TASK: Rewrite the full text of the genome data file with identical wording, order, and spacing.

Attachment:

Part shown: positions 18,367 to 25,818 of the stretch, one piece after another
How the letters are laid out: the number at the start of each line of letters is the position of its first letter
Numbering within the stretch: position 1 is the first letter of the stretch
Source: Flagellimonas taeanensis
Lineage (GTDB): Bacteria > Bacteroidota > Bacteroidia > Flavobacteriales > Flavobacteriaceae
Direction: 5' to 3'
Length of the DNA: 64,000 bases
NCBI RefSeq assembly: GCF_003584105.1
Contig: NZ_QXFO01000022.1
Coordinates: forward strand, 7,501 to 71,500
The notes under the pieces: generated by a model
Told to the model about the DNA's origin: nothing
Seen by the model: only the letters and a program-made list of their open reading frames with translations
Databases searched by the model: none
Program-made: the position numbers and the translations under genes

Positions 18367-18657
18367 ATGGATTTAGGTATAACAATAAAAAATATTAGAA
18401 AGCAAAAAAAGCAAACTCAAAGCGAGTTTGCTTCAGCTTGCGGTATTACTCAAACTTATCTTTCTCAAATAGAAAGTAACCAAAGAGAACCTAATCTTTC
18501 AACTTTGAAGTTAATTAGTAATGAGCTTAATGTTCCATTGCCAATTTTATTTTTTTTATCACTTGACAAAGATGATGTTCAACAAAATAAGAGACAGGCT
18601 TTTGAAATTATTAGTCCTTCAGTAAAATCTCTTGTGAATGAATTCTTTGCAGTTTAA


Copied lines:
Part shown: positions 18,367 to 25,818 of the stretch, one piece after another
How the letters are laid out: the number at the start of each line of letters is the position of its first letter
Numbering within the stretch: position 1 is the first letter of the stretch
Source: Flagellimonas taeanensis
Lineage (GTDB): Bacteria > Bacteroidota > Bacteroidia > Flavobacteriales > Flavobacteriaceae
Direction: 5' to 3'
Length of the DNA: 64,000 bases
NCBI RefSeq assembly: GCF_003584105.1
Contig: NZ_QXFO01000022.1
Coordinates: forward strand, 7,501 to 71,500
The notes under the pieces: generated by a model
Told to the model about the DNA's origin: nothing
Seen by the model: only the letters and a program-made list of their open reading frames with translations
Databases searched by the model: none
Program-made: the position numbers and the translations under genes

Positions 18367-18657
18367 ATGGATTTAGGTATAACAATAAAAAATATTAGAA
18401 AGCAAAAAAAGCAAACTCAAAGCGAGTTTGCTTCAGCTTGCGGTATTACTCAAACTTATCTTTCTCAAATAGAAAGTAACCAAAGAGAACCTAATCTTTC
18501 AACTTTGAAGTTAATTAGTAATGAGCTTAATGTTCCATTGCCAATTTTATTTTTTTTATCACTTGACAAAGATGATGTTCAACAAAATAAGAGACAGGCT
18601 TTTGAAATTATTAGTCCTTCAGTAAAATCTCTTGTGAATGAATTCTTTGCAGTTTAA